Economic Data Storm Slams The S&P 500 ETF (SPY)

Last weekend we discussed the economic data storm coming up and concluded our report by saying, “This data storm will likely set the tone for the coming weeks and whether or not it will be “risk on” or “risk off.”   Well, the data storm turned out to be a hurricane and by Friday afternoon going into the long 4th of July weekend, it was definitely “risk off” for U.S. markets. 

After Wednesday’s close, we went to “Red Flag Flying” mode, expecting lower prices ahead and our portfolios went to 100% cash on Thursday morning. 

Looking at My Screens 

All major indexes suffered severe technical damage this week as we found the markets declining for seven days in a row. 

As always, the charts tell the story:


In the chart above we see that the S&P 500 (Investors looking to play the S&P 500 index can do so through the S&P 500 ETF (NYSE:SPY)) is now well below its 200 Day Moving Average and that the “death cross,” the 50 Day Moving Average crossing below the 200 Day Moving Average, has just occurred.

We can also see MACD on a “sell” signal at the bottom and RSI at oversold levels on the top display.

In the Point and figure Chart of the S&P 500 (Investors looking to play the S&P 500 index can do so through the S&P 500 ETF (NYSE:SPY)), we see that the chart broke a Triple Bottom, generating a “sell” signal and now rests just above the blue Bullish Support Line at approximately 1009.  The Bullish Support line generally provides very strong levels of support and a break through here indicates the onset of a new bear market in Point and Figure Charting methodology.

And finally we take a look at the S&P 500 12 month chart going back to 2000.  You can see how this chart identifies long term trends and that the index has now dipped back below the long term average which is only the 3rd occurrence since 2000.  You can also note that in the previous two instances, significant declines followed this crossover.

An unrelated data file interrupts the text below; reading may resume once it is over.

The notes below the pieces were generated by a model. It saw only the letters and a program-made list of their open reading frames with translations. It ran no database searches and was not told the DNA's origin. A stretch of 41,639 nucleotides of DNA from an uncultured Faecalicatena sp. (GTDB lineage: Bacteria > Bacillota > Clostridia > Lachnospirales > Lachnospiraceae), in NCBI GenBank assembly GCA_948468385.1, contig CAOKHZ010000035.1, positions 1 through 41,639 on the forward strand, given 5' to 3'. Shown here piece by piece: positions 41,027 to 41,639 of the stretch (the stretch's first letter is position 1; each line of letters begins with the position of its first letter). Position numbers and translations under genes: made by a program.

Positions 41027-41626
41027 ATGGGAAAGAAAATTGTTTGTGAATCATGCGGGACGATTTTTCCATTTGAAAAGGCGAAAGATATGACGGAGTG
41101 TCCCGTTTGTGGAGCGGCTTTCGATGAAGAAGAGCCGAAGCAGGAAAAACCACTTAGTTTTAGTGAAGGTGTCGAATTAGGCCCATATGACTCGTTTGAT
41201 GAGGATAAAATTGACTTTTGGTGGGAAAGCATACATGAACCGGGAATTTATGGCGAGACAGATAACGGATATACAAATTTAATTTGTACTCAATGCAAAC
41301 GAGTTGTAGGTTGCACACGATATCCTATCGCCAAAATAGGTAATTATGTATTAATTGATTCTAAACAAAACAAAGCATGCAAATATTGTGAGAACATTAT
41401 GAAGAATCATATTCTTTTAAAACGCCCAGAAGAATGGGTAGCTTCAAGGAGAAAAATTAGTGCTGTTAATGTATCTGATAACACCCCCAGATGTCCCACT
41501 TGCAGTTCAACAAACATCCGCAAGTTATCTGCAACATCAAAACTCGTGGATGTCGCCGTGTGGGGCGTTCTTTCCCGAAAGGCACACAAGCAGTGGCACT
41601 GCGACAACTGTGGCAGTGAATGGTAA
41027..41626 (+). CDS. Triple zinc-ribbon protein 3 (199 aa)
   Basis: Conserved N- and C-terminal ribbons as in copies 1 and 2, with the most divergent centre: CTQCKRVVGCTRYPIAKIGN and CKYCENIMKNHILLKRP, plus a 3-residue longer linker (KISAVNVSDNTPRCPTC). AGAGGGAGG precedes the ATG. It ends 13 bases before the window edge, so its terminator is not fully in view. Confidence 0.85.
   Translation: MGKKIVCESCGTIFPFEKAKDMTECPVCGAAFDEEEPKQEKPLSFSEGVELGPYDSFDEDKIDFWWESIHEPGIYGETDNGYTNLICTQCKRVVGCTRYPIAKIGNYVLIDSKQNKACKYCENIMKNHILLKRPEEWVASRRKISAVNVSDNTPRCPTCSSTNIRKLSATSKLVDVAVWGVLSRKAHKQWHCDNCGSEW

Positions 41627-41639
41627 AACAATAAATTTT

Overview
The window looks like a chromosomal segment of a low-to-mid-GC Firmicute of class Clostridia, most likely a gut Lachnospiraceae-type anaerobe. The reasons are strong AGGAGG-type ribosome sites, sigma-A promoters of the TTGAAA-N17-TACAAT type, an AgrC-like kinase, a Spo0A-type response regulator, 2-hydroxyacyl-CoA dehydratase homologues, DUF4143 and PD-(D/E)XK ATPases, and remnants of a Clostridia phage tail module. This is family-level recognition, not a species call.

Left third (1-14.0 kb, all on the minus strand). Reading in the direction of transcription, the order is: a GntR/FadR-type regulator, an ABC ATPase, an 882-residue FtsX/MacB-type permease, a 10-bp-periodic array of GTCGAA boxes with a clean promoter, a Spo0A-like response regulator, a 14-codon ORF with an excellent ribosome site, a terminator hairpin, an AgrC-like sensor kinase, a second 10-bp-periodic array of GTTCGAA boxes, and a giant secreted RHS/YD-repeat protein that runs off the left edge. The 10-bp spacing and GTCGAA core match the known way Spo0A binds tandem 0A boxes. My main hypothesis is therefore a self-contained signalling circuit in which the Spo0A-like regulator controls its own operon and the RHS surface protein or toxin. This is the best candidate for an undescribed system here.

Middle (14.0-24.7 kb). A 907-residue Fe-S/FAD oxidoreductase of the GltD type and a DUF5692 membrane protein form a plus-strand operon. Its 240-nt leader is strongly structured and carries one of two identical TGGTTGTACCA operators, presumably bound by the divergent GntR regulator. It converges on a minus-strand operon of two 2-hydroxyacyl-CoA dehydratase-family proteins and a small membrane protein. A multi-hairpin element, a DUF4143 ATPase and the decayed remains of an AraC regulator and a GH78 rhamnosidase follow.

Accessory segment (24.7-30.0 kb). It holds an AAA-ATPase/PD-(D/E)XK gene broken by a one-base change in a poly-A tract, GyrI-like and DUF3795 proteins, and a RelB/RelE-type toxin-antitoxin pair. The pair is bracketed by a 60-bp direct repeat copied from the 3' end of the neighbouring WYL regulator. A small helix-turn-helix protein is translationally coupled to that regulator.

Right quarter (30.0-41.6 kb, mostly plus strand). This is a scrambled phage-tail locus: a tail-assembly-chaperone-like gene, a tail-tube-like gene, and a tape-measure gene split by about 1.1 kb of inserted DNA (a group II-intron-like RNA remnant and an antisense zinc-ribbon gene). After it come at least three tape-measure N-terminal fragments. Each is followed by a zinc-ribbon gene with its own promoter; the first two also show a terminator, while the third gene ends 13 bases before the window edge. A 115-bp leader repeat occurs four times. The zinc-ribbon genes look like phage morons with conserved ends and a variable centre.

In summary, the “chartology” shows us a declining market environment in almost any time frame and methodology.

The View from 35,000 Feet

The economic news last week was mostly all bad.  Here’s a quick review of the positives and negatives of last week’s data storm:


Case/Shiller Home Price Index:   Up

Personal Spending:                      Up


Personal Income:                             Down

Consumer Confidence:                    Down

Chicago PMI:                                   Down

Continuing Unemployment Claims: Up

Initial Unemployment Claims:          Up

Construction Spending:                   Down

ISM Index:                                       Down

Pending Home Sales:                     Down

Non Farm Payrolls:                         Down

Factory Orders:                               Down

In addition to the economic reports above, the ECRI, Economic Cycle Research Institute Index continued to decline to a seven month low to -7.7 from -6.9 last week.  Historically when this indicator reaches -10, a recession follows and this index continues its steady approach to that level.

One of the most startling pieces of news last week was the announcement that California will begin paying some 200,000 of its state employees minimum wage until their budget impasse is settled and that the Governor’s edict was upheld by the California 3rd District Court of Appeal. 

State Controller John Chiang is fighting the order on various fronts so quite possibly it will never go into effect but let’s just think about this for a moment.  Here we have our largest state, a state whose GDP is 3% of the world’s and if it were a nation would be Number 8, ahead of countries like Russia and Brazil, struggling with a $19 Billion deficit and its employees possibly earning minimum wage.  We are truly now entering the world of economic science fiction. 

What It All Means 

We don’t have to be economists to figure out that the news was mostly bad and indicates a rapid and unexpected slowdown in the U.S. and global economy.  I was expecting this to occur later in the year but it now obviously has arrived earlier than anyone expected and I think we’ll be seeing rapid adjustments to projected GDP and earnings outlooks by analysts and economists going forward.

In my view we’re looking at a slowdown at best and a double dip recession at worst.  As we discussed last week, one thing that might hold up stock prices through the summer is a good earnings season that begins on July 12th and the other would be renewed action by the Fed to stimulate demand through more quantitative easing and asset purchases. 

The Week Ahead 

It’s a quiet week for economic reports and earnings. 

Economic Reports: 

Tuesday: June ISM Services

Thursday: Initial Unemployment Claims, Continuing Unemployment Claims,

Friday: May Wholesale Inventories


Wednesday: Family Dollar Store 

Sector Spotlight:

Leaders:  Copper, Base Metals

Laggards: Coal, Heating Oil

Written By John Nyaradi Publisher of Wall Street Sector Selector

John Nyaradi is Publisher of Wall Street Sector Selector and Senior Vice President of Private Client Services for ProfitScore Capital Management, Inc.

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